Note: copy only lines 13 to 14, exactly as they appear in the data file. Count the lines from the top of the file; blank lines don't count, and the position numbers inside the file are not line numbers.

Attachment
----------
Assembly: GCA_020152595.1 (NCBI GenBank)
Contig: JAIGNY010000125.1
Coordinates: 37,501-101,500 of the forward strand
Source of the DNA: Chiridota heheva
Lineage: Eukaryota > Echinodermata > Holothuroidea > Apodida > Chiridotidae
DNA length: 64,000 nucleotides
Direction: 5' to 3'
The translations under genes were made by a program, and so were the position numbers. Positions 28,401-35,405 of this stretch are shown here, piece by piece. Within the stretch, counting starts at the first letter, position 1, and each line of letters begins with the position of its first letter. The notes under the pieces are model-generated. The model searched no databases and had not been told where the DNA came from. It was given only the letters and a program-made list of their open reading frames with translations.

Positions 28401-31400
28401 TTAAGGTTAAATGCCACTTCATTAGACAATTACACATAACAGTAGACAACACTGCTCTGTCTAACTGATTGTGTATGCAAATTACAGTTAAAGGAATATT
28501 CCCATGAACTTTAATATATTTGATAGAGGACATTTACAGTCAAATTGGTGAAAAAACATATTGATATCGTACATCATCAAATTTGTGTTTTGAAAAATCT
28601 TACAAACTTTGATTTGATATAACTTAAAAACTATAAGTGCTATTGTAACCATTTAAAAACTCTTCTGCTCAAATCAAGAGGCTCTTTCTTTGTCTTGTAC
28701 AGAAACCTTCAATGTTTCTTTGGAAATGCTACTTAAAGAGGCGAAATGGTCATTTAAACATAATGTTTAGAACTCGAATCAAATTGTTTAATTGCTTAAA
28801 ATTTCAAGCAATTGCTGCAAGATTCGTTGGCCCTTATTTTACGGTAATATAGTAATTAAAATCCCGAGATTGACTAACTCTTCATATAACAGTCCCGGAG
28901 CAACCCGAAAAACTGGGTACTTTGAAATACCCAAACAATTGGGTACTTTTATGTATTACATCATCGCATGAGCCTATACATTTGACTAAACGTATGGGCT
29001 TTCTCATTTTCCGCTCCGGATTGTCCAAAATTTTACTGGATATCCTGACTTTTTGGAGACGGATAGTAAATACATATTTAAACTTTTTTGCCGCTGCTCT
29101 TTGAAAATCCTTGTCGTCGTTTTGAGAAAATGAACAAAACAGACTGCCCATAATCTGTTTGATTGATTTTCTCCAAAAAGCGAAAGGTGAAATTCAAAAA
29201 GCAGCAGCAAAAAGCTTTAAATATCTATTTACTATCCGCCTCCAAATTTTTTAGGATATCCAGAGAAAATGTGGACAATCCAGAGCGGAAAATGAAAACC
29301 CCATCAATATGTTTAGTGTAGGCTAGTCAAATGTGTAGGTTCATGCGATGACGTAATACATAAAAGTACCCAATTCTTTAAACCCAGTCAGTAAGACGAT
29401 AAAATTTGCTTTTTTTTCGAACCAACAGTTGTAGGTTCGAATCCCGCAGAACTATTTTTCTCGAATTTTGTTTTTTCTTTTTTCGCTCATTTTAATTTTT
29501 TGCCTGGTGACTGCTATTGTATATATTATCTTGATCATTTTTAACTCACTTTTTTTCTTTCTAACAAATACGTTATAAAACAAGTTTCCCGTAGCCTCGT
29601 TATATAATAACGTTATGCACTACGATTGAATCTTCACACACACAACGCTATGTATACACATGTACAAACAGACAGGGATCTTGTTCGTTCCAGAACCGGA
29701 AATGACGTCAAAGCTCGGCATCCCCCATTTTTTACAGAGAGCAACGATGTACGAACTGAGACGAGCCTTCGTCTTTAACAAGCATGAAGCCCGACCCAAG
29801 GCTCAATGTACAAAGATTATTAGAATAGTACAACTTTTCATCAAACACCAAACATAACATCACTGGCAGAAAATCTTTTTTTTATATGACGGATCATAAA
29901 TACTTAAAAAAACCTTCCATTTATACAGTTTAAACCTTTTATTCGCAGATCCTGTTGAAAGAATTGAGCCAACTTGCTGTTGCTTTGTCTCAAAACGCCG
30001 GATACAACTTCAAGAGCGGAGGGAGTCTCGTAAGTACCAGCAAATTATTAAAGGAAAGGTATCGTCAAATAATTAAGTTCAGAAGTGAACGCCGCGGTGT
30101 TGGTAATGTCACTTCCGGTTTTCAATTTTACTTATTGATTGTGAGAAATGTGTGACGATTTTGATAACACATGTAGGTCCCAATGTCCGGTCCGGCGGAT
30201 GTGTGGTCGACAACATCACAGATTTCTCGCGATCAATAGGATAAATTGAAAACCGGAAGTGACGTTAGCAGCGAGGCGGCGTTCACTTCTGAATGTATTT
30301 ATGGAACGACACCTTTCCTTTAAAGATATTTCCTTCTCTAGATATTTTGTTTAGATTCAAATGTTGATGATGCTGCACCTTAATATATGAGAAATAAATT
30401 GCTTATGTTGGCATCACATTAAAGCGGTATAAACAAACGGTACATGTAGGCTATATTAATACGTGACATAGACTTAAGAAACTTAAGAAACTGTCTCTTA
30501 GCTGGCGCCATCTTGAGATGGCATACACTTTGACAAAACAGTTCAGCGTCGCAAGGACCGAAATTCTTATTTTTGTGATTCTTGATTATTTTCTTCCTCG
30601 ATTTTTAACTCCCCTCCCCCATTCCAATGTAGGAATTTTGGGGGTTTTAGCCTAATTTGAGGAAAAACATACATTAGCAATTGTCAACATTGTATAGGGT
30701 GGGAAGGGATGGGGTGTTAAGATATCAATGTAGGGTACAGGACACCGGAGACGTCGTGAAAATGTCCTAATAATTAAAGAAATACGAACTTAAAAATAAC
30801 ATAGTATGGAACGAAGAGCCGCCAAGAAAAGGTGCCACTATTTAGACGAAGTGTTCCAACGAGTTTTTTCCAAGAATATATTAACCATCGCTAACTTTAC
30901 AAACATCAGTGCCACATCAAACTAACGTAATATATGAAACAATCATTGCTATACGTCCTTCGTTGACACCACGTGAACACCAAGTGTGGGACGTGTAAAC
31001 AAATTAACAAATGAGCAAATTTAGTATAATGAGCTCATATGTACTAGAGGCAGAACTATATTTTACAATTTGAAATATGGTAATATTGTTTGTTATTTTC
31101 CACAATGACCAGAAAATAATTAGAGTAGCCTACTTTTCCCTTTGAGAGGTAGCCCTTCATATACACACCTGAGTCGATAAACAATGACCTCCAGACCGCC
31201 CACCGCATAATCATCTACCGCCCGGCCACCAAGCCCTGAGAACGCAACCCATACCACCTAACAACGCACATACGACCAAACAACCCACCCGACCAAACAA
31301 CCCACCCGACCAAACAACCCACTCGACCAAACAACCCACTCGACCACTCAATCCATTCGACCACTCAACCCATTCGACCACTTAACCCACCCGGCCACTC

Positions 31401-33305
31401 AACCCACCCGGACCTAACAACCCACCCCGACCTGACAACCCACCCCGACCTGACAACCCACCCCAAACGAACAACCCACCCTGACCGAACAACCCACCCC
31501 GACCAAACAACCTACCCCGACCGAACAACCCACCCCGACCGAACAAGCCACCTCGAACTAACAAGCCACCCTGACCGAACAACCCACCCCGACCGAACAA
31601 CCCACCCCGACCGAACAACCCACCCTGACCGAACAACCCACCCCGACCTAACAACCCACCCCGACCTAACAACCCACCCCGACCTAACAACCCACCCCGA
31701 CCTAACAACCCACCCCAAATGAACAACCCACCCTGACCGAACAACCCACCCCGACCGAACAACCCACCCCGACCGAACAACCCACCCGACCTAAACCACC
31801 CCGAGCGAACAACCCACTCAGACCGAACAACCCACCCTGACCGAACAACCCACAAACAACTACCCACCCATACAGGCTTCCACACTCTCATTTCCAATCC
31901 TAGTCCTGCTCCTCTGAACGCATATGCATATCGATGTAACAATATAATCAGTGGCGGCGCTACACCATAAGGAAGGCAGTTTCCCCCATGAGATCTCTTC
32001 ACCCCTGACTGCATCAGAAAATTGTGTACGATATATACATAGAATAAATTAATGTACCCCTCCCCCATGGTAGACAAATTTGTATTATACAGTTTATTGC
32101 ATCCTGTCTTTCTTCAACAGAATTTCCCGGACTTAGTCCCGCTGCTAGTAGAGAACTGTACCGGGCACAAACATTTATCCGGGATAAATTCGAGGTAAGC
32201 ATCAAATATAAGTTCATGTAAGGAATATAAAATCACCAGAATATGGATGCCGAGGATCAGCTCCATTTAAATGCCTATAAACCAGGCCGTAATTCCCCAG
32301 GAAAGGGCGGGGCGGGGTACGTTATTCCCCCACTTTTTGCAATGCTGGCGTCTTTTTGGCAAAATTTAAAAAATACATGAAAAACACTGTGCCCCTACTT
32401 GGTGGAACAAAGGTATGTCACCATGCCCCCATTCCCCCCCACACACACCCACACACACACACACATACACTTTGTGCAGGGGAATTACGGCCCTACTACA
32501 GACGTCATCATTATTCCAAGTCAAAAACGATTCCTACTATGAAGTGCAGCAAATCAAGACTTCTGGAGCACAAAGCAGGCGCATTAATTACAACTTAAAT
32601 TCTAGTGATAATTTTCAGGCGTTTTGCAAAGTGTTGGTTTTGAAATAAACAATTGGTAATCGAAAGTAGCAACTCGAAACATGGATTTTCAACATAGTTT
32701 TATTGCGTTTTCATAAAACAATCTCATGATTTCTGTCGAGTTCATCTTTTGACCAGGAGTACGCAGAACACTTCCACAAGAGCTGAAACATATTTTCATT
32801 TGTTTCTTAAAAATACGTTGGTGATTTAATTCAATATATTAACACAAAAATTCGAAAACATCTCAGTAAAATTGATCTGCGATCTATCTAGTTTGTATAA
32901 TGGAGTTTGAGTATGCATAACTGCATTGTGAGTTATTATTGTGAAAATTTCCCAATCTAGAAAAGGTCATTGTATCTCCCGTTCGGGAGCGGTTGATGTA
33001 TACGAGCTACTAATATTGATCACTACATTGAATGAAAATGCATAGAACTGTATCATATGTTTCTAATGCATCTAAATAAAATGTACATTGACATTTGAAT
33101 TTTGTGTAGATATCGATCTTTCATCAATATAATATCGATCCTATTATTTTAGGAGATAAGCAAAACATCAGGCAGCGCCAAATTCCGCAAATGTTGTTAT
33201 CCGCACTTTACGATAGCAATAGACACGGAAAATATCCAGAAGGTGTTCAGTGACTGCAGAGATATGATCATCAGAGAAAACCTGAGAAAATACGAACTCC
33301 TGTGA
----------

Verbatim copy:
28701 AGAAACCTTCAATGTTTCTTTGGAAATGCTACTTAAAGAGGCGAAATGGTCATTTAAACATAATGTTTAGAACTCGAATCAAATTGTTTAATTGCTTAAA
28801 ATTTCAAGCAATTGCTGCAAGATTCGTTGGCCCTTATTTTACGGTAATATAGTAATTAAAATCCCGAGATTGACTAACTCTTCATATAACAGTCCCGGAG